George Brough established his own motorcycle manufacturing company at Haydn Road Nottingham, having fallen out and left Brough, the company owned by his father, W.E Brough due to a disagreement concerning cylinder angles. W.E. Brough had become an advocate of the flat twin, adopting ABC engines for his motorcycles before moving on to the production of his own engines retaining the configuration with capacities of 496cc to 810cc, a move that George did not support and which prompted the production of some of the most iconic motorcycles ever produced. George was well known as a competitor in motorcycle racing, highly regarded as a technician and understood the value of marketing. He successfully utilised all of these talents in elevating his machines to being objects of desire, items that did more than simply provide transport.
His flair for marketing was highlighted when he successfully sought permission from the illustrious car maker to describe his machines as "The Rolls Royce of Motorcycles", combined with his insistence that only the best components were used in the creation of the motorcycles bearing the Brough Superior script and that they were then assembled with a level of care and precision beyond that of other manufacturers ensured that the motorcycles leaving his premises were more than the sum of their parts. His competition background resulted in machines that handled and went as well as they looked, whilst the "bespoke" nature of the machines (although a catalogue was published the machines therein represented a starting point for the would be owner, in 1939 the range consisted of the 680, SS80 and SS100 and 11.50 side valve, which would then be tailored to your specific requirements) attracted a clientele that included the "A" list celebrities of the day.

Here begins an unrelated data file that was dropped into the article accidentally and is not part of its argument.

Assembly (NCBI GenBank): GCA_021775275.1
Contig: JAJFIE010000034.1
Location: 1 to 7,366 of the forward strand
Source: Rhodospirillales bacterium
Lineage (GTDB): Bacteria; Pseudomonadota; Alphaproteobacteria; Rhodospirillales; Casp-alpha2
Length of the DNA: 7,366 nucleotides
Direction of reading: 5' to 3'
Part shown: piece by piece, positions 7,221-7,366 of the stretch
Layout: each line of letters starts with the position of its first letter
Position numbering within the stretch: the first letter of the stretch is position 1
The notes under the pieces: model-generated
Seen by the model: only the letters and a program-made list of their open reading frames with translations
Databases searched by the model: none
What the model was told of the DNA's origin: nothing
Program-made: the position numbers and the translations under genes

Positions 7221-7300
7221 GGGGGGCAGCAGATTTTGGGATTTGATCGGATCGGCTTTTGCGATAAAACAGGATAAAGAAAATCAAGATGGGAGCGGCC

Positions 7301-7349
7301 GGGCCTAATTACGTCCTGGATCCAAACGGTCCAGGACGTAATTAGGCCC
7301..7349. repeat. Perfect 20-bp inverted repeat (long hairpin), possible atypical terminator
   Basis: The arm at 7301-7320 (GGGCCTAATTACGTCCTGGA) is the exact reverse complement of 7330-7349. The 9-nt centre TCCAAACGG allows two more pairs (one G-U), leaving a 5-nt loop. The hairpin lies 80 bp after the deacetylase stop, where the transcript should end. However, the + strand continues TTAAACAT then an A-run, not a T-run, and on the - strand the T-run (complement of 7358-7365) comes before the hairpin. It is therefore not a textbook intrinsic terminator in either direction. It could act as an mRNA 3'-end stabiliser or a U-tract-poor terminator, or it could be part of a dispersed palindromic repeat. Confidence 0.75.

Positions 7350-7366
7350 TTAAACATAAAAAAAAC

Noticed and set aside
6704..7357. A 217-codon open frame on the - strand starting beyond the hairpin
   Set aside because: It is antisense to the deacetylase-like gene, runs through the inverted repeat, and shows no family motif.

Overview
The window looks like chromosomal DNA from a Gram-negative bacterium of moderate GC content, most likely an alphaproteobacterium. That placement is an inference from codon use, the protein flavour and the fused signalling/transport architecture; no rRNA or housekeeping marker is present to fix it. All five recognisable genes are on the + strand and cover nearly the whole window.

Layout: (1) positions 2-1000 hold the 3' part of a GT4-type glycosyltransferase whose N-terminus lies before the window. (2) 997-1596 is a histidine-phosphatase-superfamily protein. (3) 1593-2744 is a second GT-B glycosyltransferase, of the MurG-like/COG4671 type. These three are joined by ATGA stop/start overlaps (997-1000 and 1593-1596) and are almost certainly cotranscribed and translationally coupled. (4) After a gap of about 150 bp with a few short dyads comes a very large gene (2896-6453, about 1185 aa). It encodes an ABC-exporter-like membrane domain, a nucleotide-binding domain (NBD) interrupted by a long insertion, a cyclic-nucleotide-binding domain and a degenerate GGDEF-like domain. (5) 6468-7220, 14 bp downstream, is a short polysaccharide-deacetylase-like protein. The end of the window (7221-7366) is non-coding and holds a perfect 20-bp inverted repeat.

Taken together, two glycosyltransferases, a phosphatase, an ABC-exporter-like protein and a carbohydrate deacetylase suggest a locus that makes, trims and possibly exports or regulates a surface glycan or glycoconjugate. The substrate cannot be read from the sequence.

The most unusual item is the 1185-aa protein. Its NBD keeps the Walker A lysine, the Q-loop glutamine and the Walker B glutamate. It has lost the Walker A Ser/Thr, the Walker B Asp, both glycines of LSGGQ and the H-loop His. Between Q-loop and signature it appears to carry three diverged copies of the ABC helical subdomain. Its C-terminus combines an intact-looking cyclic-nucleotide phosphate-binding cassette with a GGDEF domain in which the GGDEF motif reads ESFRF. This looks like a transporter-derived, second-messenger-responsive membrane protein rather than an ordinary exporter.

The SS80 had originally entered the Brough Superior catalogue in 1922 and quickly established itself as a favourite. Guaranteed to achieve 80mph it went on to become a mainstay of the range with over a thousand being built between 1922 and 1940. Although the SS80, like its overhead valve brother, the SS100, had originally been built using a JAP engine, both models had adopted Matchless vee twin power units in the mid thirties (the SS80, in 1935 and the SS100 in 1936).
For the 1939 season, when the example offered was built, the SS80 represented the middle machine in the range, for those with deep enough pockets there was the overhead valve SS100, whilst the more impecunious would look to the pretty, but slightly small (in George Brough's eyes) 680, with the 11.50 catering for those seeking a sidecar tug par excellence. Those desiring a machine that balanced performance and stamina would opt for the SS80. The introduction of the 982cc Matchless vee twin also marked the adoption of a four speed gearbox as standard equipment.
This machine was professionally restored approximately ten years ago and has subsequently been sympathetically stored including a stint as part of the window display in the Polo Ralph Lauren's London premises. Presented to a very high standard throughout with a Swansea V5 it was the subject of an article published in the "Classic Bike Guide" shortly before its acquisition by the vendor, a photocopy of which is provided with the motorcycle. The article concluded "When you ride a machine of pensionable age that's as fast, smooth and comfortable as this one, it's easy to understand why Brough Superiors have an unmatched reputation among bikes of their era. And why that old advertising line about the Rolls Royce of Motorcycles rang so true.